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ADMS 2610 (72)
Midterm

Midterm Answer Key

4 Pages
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Department
Administrative Studies
Course Code
ADMS 2610
Professor
Richard Gasparini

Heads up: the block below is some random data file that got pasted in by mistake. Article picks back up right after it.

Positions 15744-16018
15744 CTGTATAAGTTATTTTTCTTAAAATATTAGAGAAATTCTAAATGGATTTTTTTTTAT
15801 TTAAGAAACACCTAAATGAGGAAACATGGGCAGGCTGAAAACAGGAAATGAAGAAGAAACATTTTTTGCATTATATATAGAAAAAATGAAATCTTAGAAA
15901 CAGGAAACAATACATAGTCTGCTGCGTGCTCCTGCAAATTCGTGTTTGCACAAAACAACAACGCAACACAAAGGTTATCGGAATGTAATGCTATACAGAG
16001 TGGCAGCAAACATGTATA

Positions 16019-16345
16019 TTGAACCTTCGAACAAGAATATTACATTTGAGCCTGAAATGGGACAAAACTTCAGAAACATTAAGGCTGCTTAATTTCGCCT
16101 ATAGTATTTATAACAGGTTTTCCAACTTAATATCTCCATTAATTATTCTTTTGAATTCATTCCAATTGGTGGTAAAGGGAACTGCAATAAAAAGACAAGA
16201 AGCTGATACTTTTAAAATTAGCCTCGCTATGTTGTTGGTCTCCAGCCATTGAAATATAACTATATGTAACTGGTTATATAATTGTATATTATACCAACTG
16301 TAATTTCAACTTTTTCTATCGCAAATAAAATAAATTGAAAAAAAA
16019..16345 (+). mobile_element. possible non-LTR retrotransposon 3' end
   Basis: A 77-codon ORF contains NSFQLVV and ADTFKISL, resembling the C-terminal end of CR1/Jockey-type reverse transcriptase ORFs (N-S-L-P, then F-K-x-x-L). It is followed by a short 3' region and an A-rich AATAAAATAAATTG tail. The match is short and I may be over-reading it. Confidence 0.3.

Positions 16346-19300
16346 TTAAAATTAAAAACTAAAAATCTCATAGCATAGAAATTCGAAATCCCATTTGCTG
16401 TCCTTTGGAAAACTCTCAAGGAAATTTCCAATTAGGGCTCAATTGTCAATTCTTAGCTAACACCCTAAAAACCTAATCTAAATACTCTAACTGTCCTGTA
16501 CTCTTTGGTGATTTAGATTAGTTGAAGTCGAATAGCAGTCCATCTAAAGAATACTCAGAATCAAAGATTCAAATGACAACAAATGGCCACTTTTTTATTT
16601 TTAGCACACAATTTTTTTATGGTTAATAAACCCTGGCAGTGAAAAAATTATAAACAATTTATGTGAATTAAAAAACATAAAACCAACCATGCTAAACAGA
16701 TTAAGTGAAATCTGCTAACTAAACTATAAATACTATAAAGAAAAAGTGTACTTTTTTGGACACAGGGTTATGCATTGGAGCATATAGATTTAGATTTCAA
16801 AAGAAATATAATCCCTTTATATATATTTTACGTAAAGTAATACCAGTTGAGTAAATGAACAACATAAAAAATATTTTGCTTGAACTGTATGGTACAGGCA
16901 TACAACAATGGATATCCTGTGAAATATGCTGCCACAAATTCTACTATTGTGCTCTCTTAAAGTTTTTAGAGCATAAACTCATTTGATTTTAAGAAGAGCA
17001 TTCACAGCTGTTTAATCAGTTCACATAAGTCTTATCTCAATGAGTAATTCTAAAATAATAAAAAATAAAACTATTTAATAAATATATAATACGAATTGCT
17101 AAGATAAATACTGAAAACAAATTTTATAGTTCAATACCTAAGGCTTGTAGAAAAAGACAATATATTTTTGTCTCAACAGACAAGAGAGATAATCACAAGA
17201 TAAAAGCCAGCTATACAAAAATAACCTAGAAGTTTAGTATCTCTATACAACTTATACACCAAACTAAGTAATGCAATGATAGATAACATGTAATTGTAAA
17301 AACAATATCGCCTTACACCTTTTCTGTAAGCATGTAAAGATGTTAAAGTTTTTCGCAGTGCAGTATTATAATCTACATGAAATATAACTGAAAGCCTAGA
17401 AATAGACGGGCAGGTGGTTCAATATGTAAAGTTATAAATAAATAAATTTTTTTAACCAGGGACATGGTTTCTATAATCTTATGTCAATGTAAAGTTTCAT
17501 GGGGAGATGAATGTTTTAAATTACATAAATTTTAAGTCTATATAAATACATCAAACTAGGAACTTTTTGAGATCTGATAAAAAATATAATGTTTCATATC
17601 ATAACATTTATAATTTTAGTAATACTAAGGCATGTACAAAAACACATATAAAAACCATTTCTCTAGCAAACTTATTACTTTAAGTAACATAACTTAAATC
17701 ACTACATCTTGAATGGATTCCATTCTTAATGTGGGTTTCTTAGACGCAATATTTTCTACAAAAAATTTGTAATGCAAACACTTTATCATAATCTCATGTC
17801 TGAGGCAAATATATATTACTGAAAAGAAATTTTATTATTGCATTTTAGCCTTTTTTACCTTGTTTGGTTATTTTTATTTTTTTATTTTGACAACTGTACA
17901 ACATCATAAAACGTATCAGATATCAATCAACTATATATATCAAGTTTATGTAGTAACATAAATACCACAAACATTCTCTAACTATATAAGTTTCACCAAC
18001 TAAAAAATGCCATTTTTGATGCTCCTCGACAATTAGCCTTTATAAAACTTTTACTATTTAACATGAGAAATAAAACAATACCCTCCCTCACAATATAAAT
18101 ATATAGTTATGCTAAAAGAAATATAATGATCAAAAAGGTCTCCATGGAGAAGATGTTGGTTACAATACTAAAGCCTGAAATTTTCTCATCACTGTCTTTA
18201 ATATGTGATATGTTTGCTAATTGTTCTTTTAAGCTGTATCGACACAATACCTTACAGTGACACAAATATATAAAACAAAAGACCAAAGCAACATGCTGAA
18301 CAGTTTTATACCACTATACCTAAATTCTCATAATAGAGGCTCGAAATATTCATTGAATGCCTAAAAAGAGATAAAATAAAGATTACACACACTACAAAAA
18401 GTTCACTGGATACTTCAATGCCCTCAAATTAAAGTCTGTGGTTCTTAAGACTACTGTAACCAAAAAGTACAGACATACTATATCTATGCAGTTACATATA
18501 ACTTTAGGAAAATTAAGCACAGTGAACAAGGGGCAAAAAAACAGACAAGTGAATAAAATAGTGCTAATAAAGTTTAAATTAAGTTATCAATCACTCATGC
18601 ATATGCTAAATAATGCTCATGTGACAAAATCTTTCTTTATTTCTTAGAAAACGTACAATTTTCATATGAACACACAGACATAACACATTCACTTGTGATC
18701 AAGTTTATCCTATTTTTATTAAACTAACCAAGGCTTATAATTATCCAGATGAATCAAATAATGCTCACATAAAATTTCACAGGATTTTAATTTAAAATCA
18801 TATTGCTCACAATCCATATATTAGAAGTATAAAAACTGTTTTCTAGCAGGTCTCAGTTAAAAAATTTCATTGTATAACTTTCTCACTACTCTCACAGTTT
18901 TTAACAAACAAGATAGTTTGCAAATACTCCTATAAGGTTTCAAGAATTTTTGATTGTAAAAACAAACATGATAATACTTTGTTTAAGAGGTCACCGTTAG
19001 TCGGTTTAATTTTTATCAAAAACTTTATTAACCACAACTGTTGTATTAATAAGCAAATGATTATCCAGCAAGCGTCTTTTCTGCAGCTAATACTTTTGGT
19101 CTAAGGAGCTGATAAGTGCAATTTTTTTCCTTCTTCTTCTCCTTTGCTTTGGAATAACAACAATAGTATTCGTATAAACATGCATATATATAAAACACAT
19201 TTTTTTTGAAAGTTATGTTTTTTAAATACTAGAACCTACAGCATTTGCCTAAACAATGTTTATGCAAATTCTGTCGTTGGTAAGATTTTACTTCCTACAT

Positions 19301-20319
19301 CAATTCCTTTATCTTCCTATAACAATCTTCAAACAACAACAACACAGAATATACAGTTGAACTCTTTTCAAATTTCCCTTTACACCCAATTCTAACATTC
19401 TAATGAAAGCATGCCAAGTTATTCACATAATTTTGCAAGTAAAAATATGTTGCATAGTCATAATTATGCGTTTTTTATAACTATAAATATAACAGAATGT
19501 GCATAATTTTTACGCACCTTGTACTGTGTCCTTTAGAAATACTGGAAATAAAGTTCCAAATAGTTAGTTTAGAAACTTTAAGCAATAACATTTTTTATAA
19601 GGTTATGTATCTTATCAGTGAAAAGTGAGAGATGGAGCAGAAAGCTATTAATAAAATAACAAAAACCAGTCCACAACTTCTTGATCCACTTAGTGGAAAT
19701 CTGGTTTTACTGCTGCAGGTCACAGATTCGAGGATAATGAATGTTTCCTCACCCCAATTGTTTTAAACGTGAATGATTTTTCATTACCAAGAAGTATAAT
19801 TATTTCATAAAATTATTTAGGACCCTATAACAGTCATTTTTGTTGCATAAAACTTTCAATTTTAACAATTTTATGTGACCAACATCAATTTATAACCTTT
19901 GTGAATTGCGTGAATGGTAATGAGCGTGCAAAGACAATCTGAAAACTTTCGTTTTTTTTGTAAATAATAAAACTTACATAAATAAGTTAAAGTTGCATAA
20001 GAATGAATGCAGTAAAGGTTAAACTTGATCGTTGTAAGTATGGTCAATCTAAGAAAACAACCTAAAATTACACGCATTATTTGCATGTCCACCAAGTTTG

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ADMS2610CFall2008 Mid-termAnswerKey-30Marks Question 1: a) Nadal and Roger have a contract. (Students should provide the elements that comprise a contract). The mailbox rule is in effect (define mailbox rule) and the contract was formed when Nadal put the letter of acceptance in the mail on October 6th. The revocation was ineffective because it was not communicated to Nadal until October 7th, which was too late (define revocation rule.) b) Roger's offer contains a term that avoids the application of the mailbox rule. There can be no deemed acceptance when Nadal mails his acceptance since the terms of the offer are that acceptance is effective only when the cheque is received. Since the revocation is received by Nadal on October 7th, but the certified cheque does not reach Roger until October 12th, the revocation is effective and there is no contract. Question 2: 2a. Contingency fees are a good thing as it eases access to lawyers by people who cannot afford it. A contingency fee occurs when a plaintiff will pay a lawyer up to a third of the settlement amount (outside of disbursements) but only after the case settles. This way, a plaintiff with a good case need not pay the lawyer up to settlement. There are no contingency fees in family or criminal law cases. For other civil cases, a contingency fee may improve access to justice but it can be said that such fees may encourage frivolous litigation. However, the lawyer bears the risk and financing of the case, so presumably the lawyer would not launch a case without a realistic belief in prevailing. For the most part, contingency fees are widely accepted in all provinces and US states, and thought to improve access to the court system by people of lower economic means. 2b. For this question, the most common mistake students make is to just assume that arbitration is necessarily less adversarial, when it may not be. Arbitration has become an increasingly common dispute-resolution process only because it is the preferred alternative to avoid the slow, costly and formal court system. Whereas successful mediation can be seen as less adversarial as it attempts to move back and forth between the parties with suggestions for settlement in an effort to resolve issues, arbitration usually only takes place when such negotiation efforts are unsuccessful. Under such circumstances, arbitration is no less adversarial than bringing the dispute to court because frequently, arbitration is only used where mediation has failed to negotiate settlement. The court system may not be adversarial, for a simple case that is stream-lined, and given cost disincentives to litigate, and arbitration may be adversarial, e.g., for complex disputes, multiple arbitrators and other factors, although for the most part it is correct that arbitration is commonly perceived to be less adversarial. Arbitration could involve some rules of evidence, the selection of the arbitrator, calling of witnesses, for example. Ultimately, the binding decision resulting from arbitration differs from a court settlement only because of the speed at which hearings may be held, the informality and confidentiality of the proceedings, and the lower cost of obtaining a decision. Also, there may not be a right to appeal, and generally, the arbitrator’s decision is final and binding which may incent parties to prolong the dispute. However, parties can take the dispute to court to review the arbitrator’s decision if he or she has made a significant error of law, or has completely misapprehended the facts. Question 3: The relevant principles of contract in this case are centred around legality at common law and public policy issues of contracts which may be in restraint of trade. In particular, we are concerned with the legality of restrictive covenants concerning the sale of a business. The central business issue to be discussed by students is the nature of goodwill as an asset being sold under contract amongst the other physical assets of the business. There are two levels of analysis which may be applied to a restrictive covenant of this nature. The first is a question of public policy with respect to the validity of the covenant. With respect to the restriction of not carrying on business in manufacturing valves, given Isa's stature in the field, a ten year world wide restriction may well be reasonable. On the other hand, the prohibition against engaging in any other business which may compete with the investors would be considered prima facie void as a restraint of trade, as it effectively prevents Isa from earning a living in the field in which she has been trained. This would be unreasonable and, as stated prima facie void. The court would strike it out of the contract leaving the remainder intact within its four corners. Given this, Isa has violated her contract in the manufacturing of the valves, but we must turn to the second level of analysis, being the quantum of damages. We then turn to the value of the goodwill which Isa had developed in her business, and sold to the investors. In this instance, Isa sold a firm which was engaged in, and had goodwill in, the field of valves for CANDU reactors world-wide. If Isa had been engaged in the manufacturing and sale of such an item there would be no question that significant damages would flow from this breach. She is, however, engaged in the manufacture of a valve sufficiently distinct as to be patentable itself, and in a geography and application which is not in direct competition with the investors manufacture for CANDU Reactors. Clearly, the question is whether the firm now owned by the investors would likely have obtained the contract to sup